TRaC Automotive EMC test package
- Automotive EMC testing ensures the immunity of vehicles to electromagnetic interference from external sources.
- Control electromagnetic emissions from vehicles and finally to measure the radiation performance.
- Approval to the Automotive Directive, otherwise known as E-Marking.
- EMC testing at facilities that are accredited by UKAS for the EMC testing aspects of certification, and by the Vehicle Certification Agency (VCA) as a Technical Service for gaining approvals.
- Radio frequencies - the reception and transmission of RF data used by on-board radio, satellite navigation and digital television systems.
- Provide additional support such as fibre optic CAN bus link, USB data fibre optic Link, Fibre Optic telephone links, GPS chamber re-radiator and an Anti Lock Braking Simulator.
Increasing numbers of electronic vehicle feature devices and more stringent constraints in terms of EMC legislation are causing concerns. TRaC EMC Testing has the expertise and technicallly secure facilities required for automotive EMC testing, all under one roof.
TRaC EMC Testing can help improve engine efficiency and reliability across a range of markets. Meeting EMC compliance requirements is an important process and affects a number of vehicle devices such as:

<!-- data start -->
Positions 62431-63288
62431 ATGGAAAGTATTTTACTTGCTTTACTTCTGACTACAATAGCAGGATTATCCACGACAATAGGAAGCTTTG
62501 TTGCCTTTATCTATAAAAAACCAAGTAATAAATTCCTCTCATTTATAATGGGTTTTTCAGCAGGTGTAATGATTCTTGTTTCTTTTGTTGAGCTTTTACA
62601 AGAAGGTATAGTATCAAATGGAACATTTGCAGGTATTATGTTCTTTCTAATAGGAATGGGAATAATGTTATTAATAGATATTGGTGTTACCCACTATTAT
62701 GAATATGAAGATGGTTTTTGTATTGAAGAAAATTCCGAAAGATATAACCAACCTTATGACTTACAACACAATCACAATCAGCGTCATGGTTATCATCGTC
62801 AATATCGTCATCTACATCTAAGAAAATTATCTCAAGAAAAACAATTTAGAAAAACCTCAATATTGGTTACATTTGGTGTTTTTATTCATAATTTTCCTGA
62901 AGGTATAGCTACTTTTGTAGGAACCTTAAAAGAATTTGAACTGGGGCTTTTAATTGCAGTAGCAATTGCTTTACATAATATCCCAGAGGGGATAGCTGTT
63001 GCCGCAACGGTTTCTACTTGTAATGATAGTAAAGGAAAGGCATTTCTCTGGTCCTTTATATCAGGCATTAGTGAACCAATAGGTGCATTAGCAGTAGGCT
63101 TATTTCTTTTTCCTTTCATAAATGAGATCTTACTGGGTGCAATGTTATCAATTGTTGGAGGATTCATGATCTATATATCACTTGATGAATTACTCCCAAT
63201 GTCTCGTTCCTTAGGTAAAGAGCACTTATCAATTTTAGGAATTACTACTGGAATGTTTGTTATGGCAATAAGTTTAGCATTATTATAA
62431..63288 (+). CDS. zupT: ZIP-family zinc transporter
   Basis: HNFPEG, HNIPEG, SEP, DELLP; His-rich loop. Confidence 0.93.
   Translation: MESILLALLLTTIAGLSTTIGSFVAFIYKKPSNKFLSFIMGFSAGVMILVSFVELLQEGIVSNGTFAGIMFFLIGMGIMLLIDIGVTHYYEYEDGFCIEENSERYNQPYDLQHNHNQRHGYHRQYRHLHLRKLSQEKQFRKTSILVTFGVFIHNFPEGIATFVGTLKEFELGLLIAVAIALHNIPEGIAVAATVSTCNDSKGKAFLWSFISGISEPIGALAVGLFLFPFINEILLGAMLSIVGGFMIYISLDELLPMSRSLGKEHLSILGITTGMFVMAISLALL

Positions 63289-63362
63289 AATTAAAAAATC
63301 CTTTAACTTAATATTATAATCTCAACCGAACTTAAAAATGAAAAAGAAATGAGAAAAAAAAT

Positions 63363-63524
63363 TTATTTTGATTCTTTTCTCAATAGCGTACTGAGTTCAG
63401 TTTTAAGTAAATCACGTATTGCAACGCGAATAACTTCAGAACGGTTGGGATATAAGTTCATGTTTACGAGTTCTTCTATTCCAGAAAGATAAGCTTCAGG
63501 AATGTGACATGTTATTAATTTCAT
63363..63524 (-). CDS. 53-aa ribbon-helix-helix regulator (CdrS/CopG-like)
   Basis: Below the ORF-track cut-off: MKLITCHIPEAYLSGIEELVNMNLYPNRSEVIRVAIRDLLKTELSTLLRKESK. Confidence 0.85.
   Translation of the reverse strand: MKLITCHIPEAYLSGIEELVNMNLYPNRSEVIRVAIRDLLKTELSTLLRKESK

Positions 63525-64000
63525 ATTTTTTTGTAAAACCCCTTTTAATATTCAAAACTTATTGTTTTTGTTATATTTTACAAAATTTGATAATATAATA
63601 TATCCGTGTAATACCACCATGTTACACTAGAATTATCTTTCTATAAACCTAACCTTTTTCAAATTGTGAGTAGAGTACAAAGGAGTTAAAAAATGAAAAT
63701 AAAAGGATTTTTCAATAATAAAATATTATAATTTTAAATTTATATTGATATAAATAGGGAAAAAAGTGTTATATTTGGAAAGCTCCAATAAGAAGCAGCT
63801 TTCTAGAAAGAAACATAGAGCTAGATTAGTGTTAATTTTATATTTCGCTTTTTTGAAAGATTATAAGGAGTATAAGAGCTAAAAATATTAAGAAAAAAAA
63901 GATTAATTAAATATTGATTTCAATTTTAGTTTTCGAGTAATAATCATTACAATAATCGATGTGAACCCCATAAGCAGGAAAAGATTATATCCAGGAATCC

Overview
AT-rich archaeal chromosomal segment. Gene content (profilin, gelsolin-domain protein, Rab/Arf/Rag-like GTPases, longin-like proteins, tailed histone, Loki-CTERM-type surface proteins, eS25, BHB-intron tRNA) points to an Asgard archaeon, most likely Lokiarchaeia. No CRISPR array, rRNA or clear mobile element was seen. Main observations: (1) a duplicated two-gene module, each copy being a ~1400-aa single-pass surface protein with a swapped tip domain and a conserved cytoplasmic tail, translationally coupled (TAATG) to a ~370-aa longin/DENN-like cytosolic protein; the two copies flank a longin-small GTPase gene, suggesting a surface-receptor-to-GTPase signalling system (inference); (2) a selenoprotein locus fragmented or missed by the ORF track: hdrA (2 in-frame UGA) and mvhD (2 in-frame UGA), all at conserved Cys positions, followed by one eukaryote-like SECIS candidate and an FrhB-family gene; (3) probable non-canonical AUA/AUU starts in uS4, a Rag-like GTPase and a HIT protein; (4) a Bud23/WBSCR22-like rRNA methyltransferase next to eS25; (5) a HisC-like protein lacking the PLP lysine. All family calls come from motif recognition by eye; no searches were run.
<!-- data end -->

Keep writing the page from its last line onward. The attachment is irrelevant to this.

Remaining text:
- Emergency brake assist,
- ESP (Electronic Stability Programme)
- Comfort systems eg, air conditioning
- Hands-free kits
- Satellite navigation
This technology is spreading into other vehicles - vans, trucks, agricultural and the marine market. It is becoming increasingly important in the management of engine technology that faces ongoing legislation to reduce emissions.
TRaC will issue the EMC approval certificate and approval number via the Vehicle Certification Agency (VCA), which must be marked on the product. Manufacturers should ensure that all relevant equipment that they produce complies with Automotive EMC requirements. Buyers of equipment should ensure that any equipment they purchase is e-marked.
Persons concerned with Installation of equipment should first consider whether the equipment needs to be e-marked and then consider the equipment and vehicle manufacturer installation recommendations (including any relevant codes of practice, such that vehicle electronic systems are not put at risk). Examples are: in-car entertainment equipment (such as radios or CD players), accessories (such as mobile phone car-chargers) and spare parts (such as ABS modules).